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A collection of Left-wing groups have made legal challenges in a bid to block ministers’ plan to send migrants to Rwanda. They are represented by lawyers who in many cases have links to the Labour Party and a lengthy record of bringing cases against the Government.
Barristers from the trendy London human rights chambers – co-founded by Cherie Blair – represented the Public and Commercial Services (PCS) union, Care4Calais and Detention Action yesterday.
One was top QC Raza Husain, who last month retweeted a message by Labour MP Chris Bryant criticising Boris Johnson’s response to Partygate that said: ‘Downing Street under him has been a cesspit of arrogant, entitled narcissists.’ Mrs Blair left the chambers in 2014.
A separate challenge to the Rwanda policy by charity Asylum Aid, due to be heard in court on Monday, was lodged by law firm Leigh Day, which was accused of being behind a ‘witch-hunt’ of British troops in Iraq.
The firm and three of its solicitors – including senior partner Martyn Day – were cleared of a string of misconduct allegations following a disciplinary hearing in 2017. They had been charged by the Solicitors Regulatory Authority after the Ministry of Defence submitted a lengthy dossier of alleged wrongdoing, including claims they caused innocent troops years of torment.
Leigh Day worked with Birmingham solicitor Phil Shiner to represent Iraqi clients in parallel legal actions. Mr Shiner was struck off as a solicitor for dishonesty over his handling of war-crime allegations against the Army.
The thwarted lefty cabal that tried to stop the Rwandan flight include the former Labor Prime Minister’s wife, Cherie Blair
Asylum Aid’s legal team also includes several barristers from Labour leader Sir Keir Starmer’s former chambers, Doughty Street.
They include leading human rights lawyer Helena Kennedy QC, who has been an active and outspoken Labour peer since entering the House of Lords as Baroness Kennedy after the general election in 1997. It is also where Amal Clooney, the lawyer wife of film star George, practises.
Robert Latham, who retains an associate tenancy at Doughty Street, supported Sir Keir’s leadership campaign with a donation of £100,000.
DUNCAN LEWIS SOLICITORS
Acting for the PCS union, Care 4 Calais and Detention Action, Duncan Lewis has a long track record of bringing challenges against government immigration measures.
In 2020, The Mail on Sunday revealed the firm had received £55 million in legal aid from the British taxpayer in just three years. The paper also told how the company’s staff have travelled to Calais and offered support to refugees hoping to reach Britain.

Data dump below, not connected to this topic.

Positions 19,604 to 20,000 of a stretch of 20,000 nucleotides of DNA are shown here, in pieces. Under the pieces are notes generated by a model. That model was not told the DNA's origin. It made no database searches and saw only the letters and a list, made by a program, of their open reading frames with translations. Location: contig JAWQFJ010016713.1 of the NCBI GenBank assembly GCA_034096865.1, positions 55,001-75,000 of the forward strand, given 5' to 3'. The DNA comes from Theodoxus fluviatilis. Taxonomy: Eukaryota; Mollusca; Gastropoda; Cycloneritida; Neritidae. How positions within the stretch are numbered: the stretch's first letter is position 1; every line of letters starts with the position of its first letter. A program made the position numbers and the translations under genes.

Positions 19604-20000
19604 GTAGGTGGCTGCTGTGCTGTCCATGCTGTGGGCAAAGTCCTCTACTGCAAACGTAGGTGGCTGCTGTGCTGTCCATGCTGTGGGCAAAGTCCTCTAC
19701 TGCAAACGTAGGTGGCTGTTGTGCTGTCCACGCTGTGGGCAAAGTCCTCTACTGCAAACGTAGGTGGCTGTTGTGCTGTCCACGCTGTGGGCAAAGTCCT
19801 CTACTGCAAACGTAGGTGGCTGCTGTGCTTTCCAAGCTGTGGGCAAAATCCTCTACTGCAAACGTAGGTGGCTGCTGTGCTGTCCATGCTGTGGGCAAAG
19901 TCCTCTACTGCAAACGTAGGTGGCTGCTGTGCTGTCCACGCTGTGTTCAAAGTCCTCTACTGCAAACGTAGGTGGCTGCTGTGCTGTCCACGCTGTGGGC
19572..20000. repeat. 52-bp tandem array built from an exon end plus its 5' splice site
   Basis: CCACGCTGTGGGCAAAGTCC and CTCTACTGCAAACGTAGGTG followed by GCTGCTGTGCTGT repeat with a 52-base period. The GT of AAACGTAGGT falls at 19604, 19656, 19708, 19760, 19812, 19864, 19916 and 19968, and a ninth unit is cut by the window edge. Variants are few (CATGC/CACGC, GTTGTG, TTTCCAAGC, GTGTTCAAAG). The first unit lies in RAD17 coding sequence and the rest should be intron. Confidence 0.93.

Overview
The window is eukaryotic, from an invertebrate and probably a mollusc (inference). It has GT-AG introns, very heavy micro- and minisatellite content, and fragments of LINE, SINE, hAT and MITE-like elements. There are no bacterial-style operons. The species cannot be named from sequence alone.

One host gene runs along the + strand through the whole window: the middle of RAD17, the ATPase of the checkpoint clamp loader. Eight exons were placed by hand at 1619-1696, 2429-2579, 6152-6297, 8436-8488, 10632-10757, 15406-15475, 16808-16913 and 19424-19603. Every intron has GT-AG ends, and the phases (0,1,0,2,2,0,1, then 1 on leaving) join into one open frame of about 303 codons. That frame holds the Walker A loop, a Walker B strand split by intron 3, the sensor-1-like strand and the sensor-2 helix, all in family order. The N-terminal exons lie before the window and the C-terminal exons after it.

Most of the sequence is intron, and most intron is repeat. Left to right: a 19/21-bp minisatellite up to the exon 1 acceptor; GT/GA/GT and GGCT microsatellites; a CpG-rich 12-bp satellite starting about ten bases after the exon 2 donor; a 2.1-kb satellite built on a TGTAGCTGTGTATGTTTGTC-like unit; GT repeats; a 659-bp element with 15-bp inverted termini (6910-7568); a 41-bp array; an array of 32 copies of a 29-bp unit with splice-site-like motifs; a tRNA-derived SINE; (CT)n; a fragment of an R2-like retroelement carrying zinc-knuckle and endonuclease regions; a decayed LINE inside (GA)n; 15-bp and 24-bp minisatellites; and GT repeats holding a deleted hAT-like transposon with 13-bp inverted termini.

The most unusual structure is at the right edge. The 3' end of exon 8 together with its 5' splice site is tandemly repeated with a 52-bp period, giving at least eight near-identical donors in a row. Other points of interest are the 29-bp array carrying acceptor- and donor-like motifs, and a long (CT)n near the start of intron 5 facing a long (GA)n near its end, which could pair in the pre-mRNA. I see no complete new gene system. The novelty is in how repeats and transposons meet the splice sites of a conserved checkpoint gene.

Owned by entrepreneur Amarpal Singh Gupta, who has been dubbed ‘Britain’s legal aid king’, the firm has forged a close relationship with charities that work among refugee camps on the French coast. Staff have also reportedly boasted of mixing with senior Labour Party figures, including deputy leader Angela Rayner and foreign spokesman David Lammy.
Bella Sankey, director of campaign group Detention Action, is a former would-be Labour MP endorsed by Sir Keir. Like the Labour leader many years before, Miss Sankey previously worked at Liberty, the campaign group for civil liberties which has long been a recruiting ground for Labour politicians.
PUBLIC AND COMMERCIAL SERVICES UNION
The union’s firebrand general secretary Mark Serwotka was kicked out of the Labour Party in 1992 for being a member of the Trotskyist group Socialist Organiser. In 2016, he rejoined Labour, saying his long-time friend Jeremy Corbyn’s leadership offered a ‘genuine break from the past’. In recent years, he has called for a General Strike to ‘bring the Tories down’.
Demonstrators protest outside the Royal Courts of Justice while the legal case over halting the planned deportation, thrown out today by the sitting judge, was heard
The charity was at the centre of a scandal in 2017 when it emerged its married founder Clare Moseley, a former accountant and then 46, had a year-long affair with Mohamed Bajjar, then 27. He had falsely claimed to be a Syrian refugee, but was in reality a Tunisian market-stall trader married to another British woman.
The charity is currently embroiled in a Charity Commission inquiry over ‘serious governance concerns’.
Its Cambridge-educated director Alison Pickup leads a team providing legal representation to asylum seekers and refugees. She was previously legal director of the Public Law Project – and before that had a practice at Doughty Street Chambers, where she specialised in immigration, asylum and migrants’ rights in the context of unlawful detention, community care, asylum support and access to justice.
Among her achievements, Doughty Street Chambers’ website lists her as having been junior counsel in ‘two of the leading challenges to the legal aid cuts’.
One was the successful challenge to the proposed ‘residence test’ for legal aid, the other established that Article 8 of the European Convention on Human Rights – the right to respect for private and family life – may require legal aid to be provided in immigration cases.